Since the late 1990s there has been an increasing interest in the representation of Balkan culture in the literary works of authors writing in English. Scholars (Bakić-Hayden 1995, Todorova 1997, Goldsworthy 1998, Norris 1999, Hammond 2010) have shown how literary representations of the Balkans have reflected and reinforced its stereotypical construction as Europe’s “dark and untamed Other”. However, the contribution of translated literature in the construction of these images has rarely been considered. Thus, this study of representations of the Western Balkans in translated literature, published since 1990, addresses a gap in the study Balkanist discourses and helps shed a new and more complete light on the literary representations of the Balkans, and the Western Balkans more precisely. Children’s literature has been selected for this study due to its potential to transform and change deeply rooted stereotypes (Sutherland, 1997). This presentation looks at the use of paratexts, and especially the cover (front and back), in the translated books as framing and representation sites that contest or promote stereotypes in the global literary market. English has been selected as a target language due to its global position as а mediating language for the promotion of international literature. However, translations in other languages, where they exist, are also examined for comparative purposes. The study adopts Kress and van Leeuven’s (1996) model of multimodal analysis which will be used to look at three distinct case-studies. The discussion considers how covers changed over time, in different editions of the translated book. It also examines adaptations accompanying the introduction of the translated book into the target society, such as documentaries, music scores and theatre performances.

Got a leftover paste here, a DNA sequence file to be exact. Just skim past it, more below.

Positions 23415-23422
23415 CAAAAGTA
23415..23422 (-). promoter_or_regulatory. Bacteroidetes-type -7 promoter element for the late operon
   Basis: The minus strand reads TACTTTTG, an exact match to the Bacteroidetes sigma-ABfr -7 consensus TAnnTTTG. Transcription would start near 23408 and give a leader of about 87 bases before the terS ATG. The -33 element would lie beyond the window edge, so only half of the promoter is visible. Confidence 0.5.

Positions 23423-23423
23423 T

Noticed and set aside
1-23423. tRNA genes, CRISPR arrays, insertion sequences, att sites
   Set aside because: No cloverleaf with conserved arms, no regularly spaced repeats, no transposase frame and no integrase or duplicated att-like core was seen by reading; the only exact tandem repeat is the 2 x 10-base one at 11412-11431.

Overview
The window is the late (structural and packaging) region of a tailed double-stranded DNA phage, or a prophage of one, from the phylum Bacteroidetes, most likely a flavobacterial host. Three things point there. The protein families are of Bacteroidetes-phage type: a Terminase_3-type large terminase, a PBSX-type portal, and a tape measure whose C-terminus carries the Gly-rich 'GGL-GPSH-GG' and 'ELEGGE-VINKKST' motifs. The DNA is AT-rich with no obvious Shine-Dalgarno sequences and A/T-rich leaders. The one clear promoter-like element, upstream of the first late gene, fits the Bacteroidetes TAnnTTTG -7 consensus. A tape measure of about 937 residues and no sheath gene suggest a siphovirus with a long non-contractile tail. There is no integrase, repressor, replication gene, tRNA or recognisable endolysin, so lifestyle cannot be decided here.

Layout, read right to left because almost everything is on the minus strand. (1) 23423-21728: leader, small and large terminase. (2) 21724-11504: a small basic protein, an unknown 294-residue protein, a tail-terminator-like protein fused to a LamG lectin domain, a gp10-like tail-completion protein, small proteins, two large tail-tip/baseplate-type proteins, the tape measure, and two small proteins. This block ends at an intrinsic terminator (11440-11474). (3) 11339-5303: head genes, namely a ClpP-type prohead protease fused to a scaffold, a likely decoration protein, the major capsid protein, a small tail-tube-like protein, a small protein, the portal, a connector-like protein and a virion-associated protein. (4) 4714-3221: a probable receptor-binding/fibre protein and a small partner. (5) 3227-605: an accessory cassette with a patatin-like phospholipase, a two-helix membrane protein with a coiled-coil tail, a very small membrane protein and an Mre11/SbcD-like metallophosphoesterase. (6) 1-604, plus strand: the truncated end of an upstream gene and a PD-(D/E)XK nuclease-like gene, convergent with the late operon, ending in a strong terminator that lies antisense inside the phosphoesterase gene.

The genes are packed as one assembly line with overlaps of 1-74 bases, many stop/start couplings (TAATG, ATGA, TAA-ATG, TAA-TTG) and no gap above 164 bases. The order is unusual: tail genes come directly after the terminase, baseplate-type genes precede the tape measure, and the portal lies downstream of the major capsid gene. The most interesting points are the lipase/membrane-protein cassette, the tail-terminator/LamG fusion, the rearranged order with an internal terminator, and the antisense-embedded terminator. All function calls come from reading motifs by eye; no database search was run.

Bakić-Hayden, Milica. 1995. Nesting Orientalisms: The Case of Former Yugoslavia. Slavic Review, 54.4:917-31.
Goldsworthy, Vesna. 1998. Inventing Ruritania: The Imperialism of the Imagination. London: Yale University Press
Hammond, Andrew. 2010. British Literature and the Balkans: Themes and Contexts. Amsterdam: Rodopi.
Kress, Gunter and Theo van Leeuwen. 2006. Reading Images: The Grammar of Visual Design. Second edition. New York: Routledge.
Norris, David A. 1999. In the Wake of the Balkan Myth. London: Macmillan Press.
Sutherland, Zena. 1997. Children and Books. New York: Longman.
Todorova, Maria N. 1997/2009. Imagining the Balkans. Oxford: Oxford University Press.
About the Speaker:
Marija Todorova holds a PhD in Translation Studies from the Hong Kong Baptist University and in Peace and Development Studies from Ss Cyril and Methodius University Skopje. She has more than 10 years of experience as interpreter for various international organisations including UNDP, UNHCR, DfID, and OSCE. She is also a literary translator with more than 30 published works in Macedonian and English. For her literary translations Todorova received the 2007 National Best Translation Award in Macedonia, and the 2008 Skopje Book Fair Best Translation Award. In 2014, she was awarded the Anne Frank Prize for her achievements in children’s literature. In 2008 she has established and taught at the Translation Programme of the University American College Skopje. She published two monographs on children’s literature and translation, and her articles appear in refereed publications. Currently, she is an Adjunct Scholar of the HKBU Centre for Translation. Her research interests are interdisciplinary and include interpreters in conflict, children’s and young adult’s literature in translation and visual representation. Todorova is an Executive Council member of IATIS.